Coronavirus live blog, April 27, 2021: 2020 grads from Illinois universities will get a chance to walk across the stage in cap and gown after all

Here’s Tuesday’s news on how COVID-19 is impacting Chicago and Illinois. Follow here for live updates.

SHARE Coronavirus live blog, April 27, 2021: 2020 grads from Illinois universities will get a chance to walk across the stage in cap and gown after all


6 p.m. Illinois universities plan in-person commencements — and 2020 grads are invited, too


Annie Czerwinski, pictured with her family when she graduated (virtually) from the University of Illinois last year, is planning to return to campus for an in-person event this spring.


Annie Czerwinski is eagerly awaiting a chance to walk the stage in a cap and gown in a commencement ceremony at the University of Illinois next month — something that she has been anticipating for years.

Czerwinski, however, has been waiting longer than most students taking part in such events this spring: She actually got her degree in molecular and cellular biology last May. But because the pandemic canceled last year’s in-person commencement, the state’s flagship school is allowing any 2020 graduate to come to the campus in Urbana-Champaign and be recognized along with 2021 grads.

“Honestly, it was really sad,” Czerwinski said of missing out on a formal in-person program last year. “I had been looking forward to commencement for so long.”

But the new plans mean Czerwinski, who plans to go to optometry school in August, will be able to travel to Urbana-Champaign from her home in suburban Homer Glen “with my parents and sisters and my boyfriend and they will watch me walk across the stage. Even if it is just for 15 minutes, I am really excited.”

Read the full story from Zac Clingenpeel here.

2:50 p.m. Shot slowdown prompts big question: How does city ‘make vaccine something that people are excited about getting?’

Since Chicago’s COVID-19 vaccination campaign began, the city has met ambitious weekly goals to distribute 95% or more of the doses it receives from the federal government.

That could soon change as shots are more readily available — and public health officials have to get “creative” to get more doses into arms, Chicago Public Health Commissioner Dr. Allison Arwady said Tuesday.

“I do expect that’s going to fall a little bit because we are hearing less demand. We are hearing providers say that they have enough vaccine,” Arwady said. “It’s a good issue where we now have enough supply, but the question is will we have the demand to really keep up with the supply?”

The city announced a milestone of 2 million shots given as of Tuesday, but after four months of residents clamoring for limited numbers of appointments, only about 42% of Chicagoans have gotten at least one dose, and just 29% are fully vaccinated. And only about 65% of residents 65 or older have gotten a shot, well below the national average of 82% for that age group.

Read Mitchell Armentrout’s full story here.

1:55 p.m. Pandemic imperiled non-English speakers more than others, Boston hospital finds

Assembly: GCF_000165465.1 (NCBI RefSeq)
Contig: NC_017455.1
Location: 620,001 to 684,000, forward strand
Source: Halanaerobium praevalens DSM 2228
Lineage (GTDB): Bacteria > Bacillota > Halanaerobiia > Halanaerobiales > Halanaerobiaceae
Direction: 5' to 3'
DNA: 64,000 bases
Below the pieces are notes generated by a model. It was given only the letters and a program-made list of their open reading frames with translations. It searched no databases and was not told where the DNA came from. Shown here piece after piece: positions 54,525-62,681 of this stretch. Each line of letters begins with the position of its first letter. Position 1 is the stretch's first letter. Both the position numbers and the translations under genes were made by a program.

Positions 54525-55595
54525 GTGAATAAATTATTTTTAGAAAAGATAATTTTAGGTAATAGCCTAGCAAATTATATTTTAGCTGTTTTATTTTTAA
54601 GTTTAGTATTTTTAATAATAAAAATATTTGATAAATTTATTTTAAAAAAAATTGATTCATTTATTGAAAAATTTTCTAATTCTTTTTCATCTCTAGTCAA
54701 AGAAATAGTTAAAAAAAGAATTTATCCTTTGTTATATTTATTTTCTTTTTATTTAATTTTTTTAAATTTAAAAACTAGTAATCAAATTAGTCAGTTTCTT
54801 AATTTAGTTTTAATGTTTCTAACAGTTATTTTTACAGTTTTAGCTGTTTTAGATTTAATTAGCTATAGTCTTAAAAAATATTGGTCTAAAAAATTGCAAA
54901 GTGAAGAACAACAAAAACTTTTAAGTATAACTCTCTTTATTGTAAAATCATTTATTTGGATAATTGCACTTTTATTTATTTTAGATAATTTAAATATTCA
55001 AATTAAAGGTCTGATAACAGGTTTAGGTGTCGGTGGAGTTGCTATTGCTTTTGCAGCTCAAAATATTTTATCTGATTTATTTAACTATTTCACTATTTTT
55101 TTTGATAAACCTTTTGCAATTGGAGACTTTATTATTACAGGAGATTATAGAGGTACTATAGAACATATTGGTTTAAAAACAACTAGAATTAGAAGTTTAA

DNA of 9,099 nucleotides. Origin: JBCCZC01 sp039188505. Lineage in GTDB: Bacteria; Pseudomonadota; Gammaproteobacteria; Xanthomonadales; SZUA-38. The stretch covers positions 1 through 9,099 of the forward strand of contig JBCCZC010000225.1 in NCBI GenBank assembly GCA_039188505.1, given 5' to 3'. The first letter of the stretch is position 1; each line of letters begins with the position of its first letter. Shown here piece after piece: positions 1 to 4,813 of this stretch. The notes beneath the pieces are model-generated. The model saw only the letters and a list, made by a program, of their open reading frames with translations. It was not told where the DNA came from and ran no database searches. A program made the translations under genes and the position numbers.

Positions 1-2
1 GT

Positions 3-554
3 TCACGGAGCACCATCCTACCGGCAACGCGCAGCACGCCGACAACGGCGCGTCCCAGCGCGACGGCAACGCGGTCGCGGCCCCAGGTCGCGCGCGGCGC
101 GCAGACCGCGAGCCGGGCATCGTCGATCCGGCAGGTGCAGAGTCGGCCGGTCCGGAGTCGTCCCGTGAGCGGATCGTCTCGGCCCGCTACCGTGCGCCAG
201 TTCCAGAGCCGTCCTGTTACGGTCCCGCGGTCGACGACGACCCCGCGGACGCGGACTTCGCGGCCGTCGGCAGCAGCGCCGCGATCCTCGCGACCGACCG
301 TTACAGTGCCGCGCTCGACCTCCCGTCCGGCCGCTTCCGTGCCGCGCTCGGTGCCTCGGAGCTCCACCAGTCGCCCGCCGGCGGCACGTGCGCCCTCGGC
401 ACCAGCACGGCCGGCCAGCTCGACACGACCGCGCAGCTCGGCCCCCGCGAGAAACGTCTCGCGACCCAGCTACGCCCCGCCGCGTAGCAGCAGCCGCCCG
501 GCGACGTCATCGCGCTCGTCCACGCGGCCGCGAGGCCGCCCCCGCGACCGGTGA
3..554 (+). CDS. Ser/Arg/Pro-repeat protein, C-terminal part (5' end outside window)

For Latinos, there was an additional warning sign: language.

People who were infected and who didn’t speak much, or any, English had a 35% greater chance of death.

Clinicians who couldn’t communicate clearly with patients in the hospital’s coronavirus units took note.

“We had an inkling that language was going to be an issue early on,” said Dr. Karthik Sivashanker, then Brigham’s medical director for quality, safety and equity. “We were getting safety reports saying language is a problem.”

Sivashanker dived into the records, isolating and layering the characteristics of those who died: their race, age, sex and whether they spoke English.

“That’s where we started to really discover some deeper, previously invisible inequities,” he said — inequities that weren’t about race alone.

Hospitals across the country have reported more hospitalizations and deaths of Black and Latino coronavirus patients than of whites. Black and Brown patients might be more susceptible because they are more likely to have a chronic illness. But when the Brigham team compared Black and Bown patients with white patients with similar chronic illnesses, they found no difference in the risk of death from COVID.

Read the full story here.

1:09 p.m. Harry and Meghan will lead vaccine fundraising concert to aid medical workers

Prince Harry and Meghan will serve as the campaign chairs of Global Citizen’s effort to deliver COVID-19 vaccines to medical workers in the world’s poorest countries.

The Duke and Duchess of Sussex will appear at “Vax Live: The Concert to Reunite the World,” to be taped Sunday at SoFi Stadium in Los Angeles and air on ABC, CBS, FOX, YouTube and iHeartMedia broadcast radio stations on May 8, Global Citizen, the anti-poverty nonprofit, announced Tuesday.

Harry and Meghan are also leading an effort to raise money for the vaccine-sharing program COVAX, which hopes to produce $19 billion to pay for the vaccines for medical workers.

President Joe Biden and Vice President Kamala Harris will also appear during the broadcast as part of the “We Can Do This” initiative to increase confidence in COVID-19 vaccines. French President Emmanuel Macron, Canadian Prime Minister Justin Trudeau, and Croatian Prime Andrej Minister Plenković will also appear at the concert, which will be hosted by Selena Gomez and headlined by Jennifer Lopez.